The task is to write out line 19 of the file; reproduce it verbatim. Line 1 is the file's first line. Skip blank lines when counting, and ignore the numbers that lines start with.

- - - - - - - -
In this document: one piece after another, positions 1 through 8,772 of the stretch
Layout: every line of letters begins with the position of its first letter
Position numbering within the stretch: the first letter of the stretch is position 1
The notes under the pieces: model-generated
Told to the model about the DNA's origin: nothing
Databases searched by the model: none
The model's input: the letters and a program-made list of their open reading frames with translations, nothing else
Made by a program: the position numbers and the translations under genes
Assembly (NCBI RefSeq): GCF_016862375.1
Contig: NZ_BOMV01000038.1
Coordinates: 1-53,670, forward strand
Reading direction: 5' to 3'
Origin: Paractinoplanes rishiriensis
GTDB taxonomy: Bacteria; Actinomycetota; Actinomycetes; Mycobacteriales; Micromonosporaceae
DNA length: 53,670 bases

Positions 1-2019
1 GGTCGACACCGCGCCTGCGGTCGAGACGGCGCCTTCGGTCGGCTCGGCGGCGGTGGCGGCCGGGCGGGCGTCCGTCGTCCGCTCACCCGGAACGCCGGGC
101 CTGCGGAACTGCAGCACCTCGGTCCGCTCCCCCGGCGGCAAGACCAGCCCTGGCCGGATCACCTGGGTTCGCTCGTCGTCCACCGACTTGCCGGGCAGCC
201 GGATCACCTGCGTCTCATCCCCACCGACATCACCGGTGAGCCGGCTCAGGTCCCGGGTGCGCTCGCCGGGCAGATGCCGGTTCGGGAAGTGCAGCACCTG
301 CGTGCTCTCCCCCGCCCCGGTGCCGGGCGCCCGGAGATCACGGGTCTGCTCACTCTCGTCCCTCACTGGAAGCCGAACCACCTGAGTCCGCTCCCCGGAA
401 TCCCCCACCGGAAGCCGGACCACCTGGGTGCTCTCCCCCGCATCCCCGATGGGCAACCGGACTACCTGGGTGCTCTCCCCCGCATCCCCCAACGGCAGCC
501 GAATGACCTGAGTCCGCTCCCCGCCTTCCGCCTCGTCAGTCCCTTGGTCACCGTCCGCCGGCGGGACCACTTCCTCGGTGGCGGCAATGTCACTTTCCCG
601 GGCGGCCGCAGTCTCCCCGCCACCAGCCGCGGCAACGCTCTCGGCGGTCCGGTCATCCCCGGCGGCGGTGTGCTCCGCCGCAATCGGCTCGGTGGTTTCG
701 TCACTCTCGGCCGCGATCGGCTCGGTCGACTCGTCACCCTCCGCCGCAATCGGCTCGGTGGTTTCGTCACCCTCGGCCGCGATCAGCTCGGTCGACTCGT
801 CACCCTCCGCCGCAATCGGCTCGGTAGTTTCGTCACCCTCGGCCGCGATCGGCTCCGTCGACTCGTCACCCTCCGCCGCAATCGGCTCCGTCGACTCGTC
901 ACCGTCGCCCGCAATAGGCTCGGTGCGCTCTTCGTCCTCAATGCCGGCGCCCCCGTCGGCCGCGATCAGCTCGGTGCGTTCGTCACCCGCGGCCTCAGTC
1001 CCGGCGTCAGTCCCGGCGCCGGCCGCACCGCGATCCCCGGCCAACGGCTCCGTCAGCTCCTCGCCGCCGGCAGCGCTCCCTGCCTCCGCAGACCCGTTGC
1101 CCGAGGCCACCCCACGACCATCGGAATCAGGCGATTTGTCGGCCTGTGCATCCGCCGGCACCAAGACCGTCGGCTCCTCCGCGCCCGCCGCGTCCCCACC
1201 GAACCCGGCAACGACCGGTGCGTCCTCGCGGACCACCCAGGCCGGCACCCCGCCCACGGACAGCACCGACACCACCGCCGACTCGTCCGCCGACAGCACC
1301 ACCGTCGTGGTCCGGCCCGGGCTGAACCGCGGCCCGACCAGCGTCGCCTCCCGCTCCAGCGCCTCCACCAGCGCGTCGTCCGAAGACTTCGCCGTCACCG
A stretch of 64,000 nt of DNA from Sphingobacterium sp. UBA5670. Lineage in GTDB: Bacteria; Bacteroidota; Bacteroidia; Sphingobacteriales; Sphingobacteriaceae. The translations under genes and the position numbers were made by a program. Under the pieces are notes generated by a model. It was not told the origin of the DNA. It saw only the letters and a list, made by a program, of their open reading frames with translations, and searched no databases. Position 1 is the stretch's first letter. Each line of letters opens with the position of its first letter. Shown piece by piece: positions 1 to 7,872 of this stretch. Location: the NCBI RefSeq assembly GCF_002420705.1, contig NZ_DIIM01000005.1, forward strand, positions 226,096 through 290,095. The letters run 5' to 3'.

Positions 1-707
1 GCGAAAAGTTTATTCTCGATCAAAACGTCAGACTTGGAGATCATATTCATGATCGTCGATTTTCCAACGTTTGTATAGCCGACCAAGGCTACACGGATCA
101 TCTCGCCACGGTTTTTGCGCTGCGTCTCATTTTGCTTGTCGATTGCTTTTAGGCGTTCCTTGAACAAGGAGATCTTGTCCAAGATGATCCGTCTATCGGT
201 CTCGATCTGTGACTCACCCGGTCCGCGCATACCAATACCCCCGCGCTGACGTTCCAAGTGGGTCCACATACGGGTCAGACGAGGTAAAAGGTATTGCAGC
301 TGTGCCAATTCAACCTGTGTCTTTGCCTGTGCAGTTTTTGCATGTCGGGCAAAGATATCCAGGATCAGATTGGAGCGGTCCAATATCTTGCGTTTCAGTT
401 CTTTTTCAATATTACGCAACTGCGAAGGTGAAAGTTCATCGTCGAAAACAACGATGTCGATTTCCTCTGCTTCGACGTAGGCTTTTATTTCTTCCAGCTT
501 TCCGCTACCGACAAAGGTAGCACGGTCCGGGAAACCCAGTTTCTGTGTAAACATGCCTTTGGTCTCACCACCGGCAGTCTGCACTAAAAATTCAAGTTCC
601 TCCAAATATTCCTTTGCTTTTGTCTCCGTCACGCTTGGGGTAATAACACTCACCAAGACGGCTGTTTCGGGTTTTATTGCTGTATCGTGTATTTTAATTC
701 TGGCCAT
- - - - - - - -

201 GGATCACCTGCGTCTCATCCCCACCGACATCACCGGTGAGCCGGCTCAGGTCCCGGGTGCGCTCGCCGGGCAGATGCCGGTTCGGGAAGTGCAGCACCTG